Novice rider and owning an arabian horse
First I apologize for some bad spellings, English is not my mother language.
So, I am a novice rider and thinking of buying a horse.
I know I should get a gelding, cca 10 Y old....with a calm temperament
As for a breed, I am not so sure....I know I should look at the personality of the horse. I intend to be recreational rider.
Let's tell you a bit about me:
My trainer says I have soft hands and soft legs, but I am strong (as for muscles). I am tall cca 5' 9,5" and 125 pounds. Sometimes I feel during the lessons that I do a rodeo instead of riding, the horses are trying my patiente :twisted: It is always challanging, but I appreciate when I have a nice quiet lesson as well;-) and I can practice the technique.
I like nice transitions from trot to canter. I do not care if the horse is smaller or bigger or faster or slower, just the NICE transition is important for me. I guess I enjoy the speed if the horse as well.
I am very good at skiing, that was my N.1 sport before...(similar to horseriding as for speed position;-))
I have a stubborn dog and a stobborn husband - what I want to tell with this? => I could manage them both, actually I manage the dog;-) really ok. I taught him a lot tricks - slowly, with a game, so he has more fun.....I tend to be attached a lot to animals / people.
I am thinking about an Arabian horse, but my trainer and my very best friend who both rides cca 20 years, hate them.
A calm horse would be great for me as a novice rider, however I tend to get bored really quickly and need changes. So Arabian horse , known as high spirited could be pretty challenging for me opposite to calmer breed .
What do you think??? Any other breed? I saw Fresians....
For a novice horse owner, it would probably be better to get a good, all around 'been there, done that' kind of horse. Just because you have a horse like that doesn't mean it'll be boring.
You should try to foucous more on the individual horse, not breed, color, etc.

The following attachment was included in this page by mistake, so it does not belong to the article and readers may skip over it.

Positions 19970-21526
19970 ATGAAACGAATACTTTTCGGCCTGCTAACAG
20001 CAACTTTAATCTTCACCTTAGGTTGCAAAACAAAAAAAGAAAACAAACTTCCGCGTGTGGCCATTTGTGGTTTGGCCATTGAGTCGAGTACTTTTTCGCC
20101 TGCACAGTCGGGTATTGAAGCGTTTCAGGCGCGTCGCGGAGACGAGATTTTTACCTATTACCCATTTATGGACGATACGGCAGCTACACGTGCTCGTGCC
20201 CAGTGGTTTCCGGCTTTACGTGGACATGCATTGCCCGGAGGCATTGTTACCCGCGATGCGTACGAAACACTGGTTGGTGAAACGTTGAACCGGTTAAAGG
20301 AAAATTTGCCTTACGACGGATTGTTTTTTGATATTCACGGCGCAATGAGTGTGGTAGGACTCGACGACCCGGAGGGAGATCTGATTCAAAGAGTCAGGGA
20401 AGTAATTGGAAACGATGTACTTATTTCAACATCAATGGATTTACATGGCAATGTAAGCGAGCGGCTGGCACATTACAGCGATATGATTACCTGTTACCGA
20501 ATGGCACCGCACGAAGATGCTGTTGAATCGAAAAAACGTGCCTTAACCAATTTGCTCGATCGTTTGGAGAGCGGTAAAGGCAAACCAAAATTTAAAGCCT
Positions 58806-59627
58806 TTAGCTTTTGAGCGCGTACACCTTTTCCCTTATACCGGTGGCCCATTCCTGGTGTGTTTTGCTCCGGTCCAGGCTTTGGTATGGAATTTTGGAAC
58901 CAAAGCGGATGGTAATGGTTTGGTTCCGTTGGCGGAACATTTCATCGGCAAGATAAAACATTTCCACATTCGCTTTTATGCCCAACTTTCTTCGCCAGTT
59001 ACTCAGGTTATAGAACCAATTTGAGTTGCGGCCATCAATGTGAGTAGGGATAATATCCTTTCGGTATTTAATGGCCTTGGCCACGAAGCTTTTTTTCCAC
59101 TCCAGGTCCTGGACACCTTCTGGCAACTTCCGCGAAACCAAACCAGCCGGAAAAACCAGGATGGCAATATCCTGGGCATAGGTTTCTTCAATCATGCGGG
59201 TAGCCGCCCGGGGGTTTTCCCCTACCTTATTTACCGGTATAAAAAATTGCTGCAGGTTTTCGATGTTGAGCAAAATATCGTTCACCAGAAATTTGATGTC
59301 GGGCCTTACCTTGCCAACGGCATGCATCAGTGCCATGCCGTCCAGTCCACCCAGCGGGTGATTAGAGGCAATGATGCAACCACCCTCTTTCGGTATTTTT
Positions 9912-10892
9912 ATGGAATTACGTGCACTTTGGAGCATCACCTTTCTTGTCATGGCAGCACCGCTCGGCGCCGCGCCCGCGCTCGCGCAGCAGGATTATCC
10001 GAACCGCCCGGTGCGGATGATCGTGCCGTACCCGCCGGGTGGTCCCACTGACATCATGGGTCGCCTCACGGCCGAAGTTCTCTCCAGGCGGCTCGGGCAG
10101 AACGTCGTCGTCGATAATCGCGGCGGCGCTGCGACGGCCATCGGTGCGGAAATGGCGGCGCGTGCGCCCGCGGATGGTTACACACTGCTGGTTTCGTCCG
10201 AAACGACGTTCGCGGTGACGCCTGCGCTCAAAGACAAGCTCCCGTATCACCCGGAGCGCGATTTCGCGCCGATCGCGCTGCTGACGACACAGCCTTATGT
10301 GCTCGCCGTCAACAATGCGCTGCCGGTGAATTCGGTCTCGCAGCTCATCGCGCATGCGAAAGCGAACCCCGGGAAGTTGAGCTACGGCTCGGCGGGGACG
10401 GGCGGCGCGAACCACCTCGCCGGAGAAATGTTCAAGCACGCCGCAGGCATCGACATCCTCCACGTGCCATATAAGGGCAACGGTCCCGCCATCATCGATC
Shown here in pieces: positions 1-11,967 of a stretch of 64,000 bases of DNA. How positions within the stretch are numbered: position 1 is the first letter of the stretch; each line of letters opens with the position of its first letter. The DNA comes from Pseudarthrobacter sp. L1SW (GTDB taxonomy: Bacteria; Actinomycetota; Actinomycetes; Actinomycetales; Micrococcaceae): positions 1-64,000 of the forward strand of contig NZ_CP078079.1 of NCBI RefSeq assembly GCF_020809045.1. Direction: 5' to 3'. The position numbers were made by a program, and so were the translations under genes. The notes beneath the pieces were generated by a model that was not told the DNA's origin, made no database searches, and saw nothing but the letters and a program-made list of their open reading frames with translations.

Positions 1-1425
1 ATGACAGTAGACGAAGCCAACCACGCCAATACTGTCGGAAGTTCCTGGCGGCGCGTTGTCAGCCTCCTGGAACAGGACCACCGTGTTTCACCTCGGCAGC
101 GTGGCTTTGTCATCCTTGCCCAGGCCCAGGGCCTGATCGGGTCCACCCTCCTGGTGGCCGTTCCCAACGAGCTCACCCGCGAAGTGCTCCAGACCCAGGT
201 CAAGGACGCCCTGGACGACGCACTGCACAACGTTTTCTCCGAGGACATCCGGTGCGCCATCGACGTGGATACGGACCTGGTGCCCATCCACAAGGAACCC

As for an Arab for a first horse - Like you said, the majority are high-strung and spirited. Although there are some that are wonderful and calm.
I've grown up around the breed, and learned to ride on a great Arab mare. Sweetest horse you'd ever want to be around. Never freaked about anything.
But now we have a Half Arab gelding that is an absolute whacko.
It really just depends on the horse. But with the majority of Arabs, it seems like you just have to know how to chanel all that spirit in a positive direction. Like our Half Arab - He's a great horse, very smart, but you really have to ride him, if that makes sense? You constantly have to be doing something to keep him busy and make him think, or he starts acting up.
yes, thank you...that was helpful.
the best thing is probably to ride the own horse every day.
it is like with dogs , if they do not give away the energy they have inside, they go craaaazy :lol:
Agreed with Gallop, focus on the individual, not the breed. If you do go with an arab, good luck finding one big enough to match your height.
If you already have a stubborn dog and husband, I guess a stubborn horse would fit right in. :lol: Not all Arabian horses are so hard headed as many are, so you might be able to find one who is easy to get along with. You might also want to give some thought to a quarter horse, they are usually easy going.
I own three Arabs. I do competitive endurance and mine are so laid back it is not funny. Not long ago we were riding with friends who all have paints or Quarters. We had to cross a suspension bridge...well the only one that would cross it was my Arab mare. We led the way for them all. Now she was nine when I got her and not broke. She was so nice and easy, so don't judge the breed. I have owned several and haven't own a hot or a mean one yet....there is always a chance in any breed. Try the horse, not the breed out. Just see how the horse fits you.
I think of buying horses for yourself as love at first sight! you see the horse and maybe you love it...if you do truly love the horse you'll work toward what you need to accomplish.
So overall I think if your not scared of a few bruises and your patient and calm and willing to put in the time and energy, get the one you fall in love with =)
I think a great first horse would be a quarter horse. I've worked with them for YEARS and they have wonderful temperments. I own both a thoroughbred and quarter horse, and they are both very laid back. Tanner, the tb is very calm, more calm than other tbs I've ridden. Of course there are always exceptions to every rule, but I think a nice gelding qh, about 8-12 years old with a lot of riding experience would be a great first horse. My first horse was a qh mare who was 3 and crazy!!! She was good for experience and learning but I wouldn't recommend that for a new rider. Good luck!
i agree with everyone who said focus on the horse it's self not the breed! i would go with a quater horse 10+ if i were you, good all round horse...
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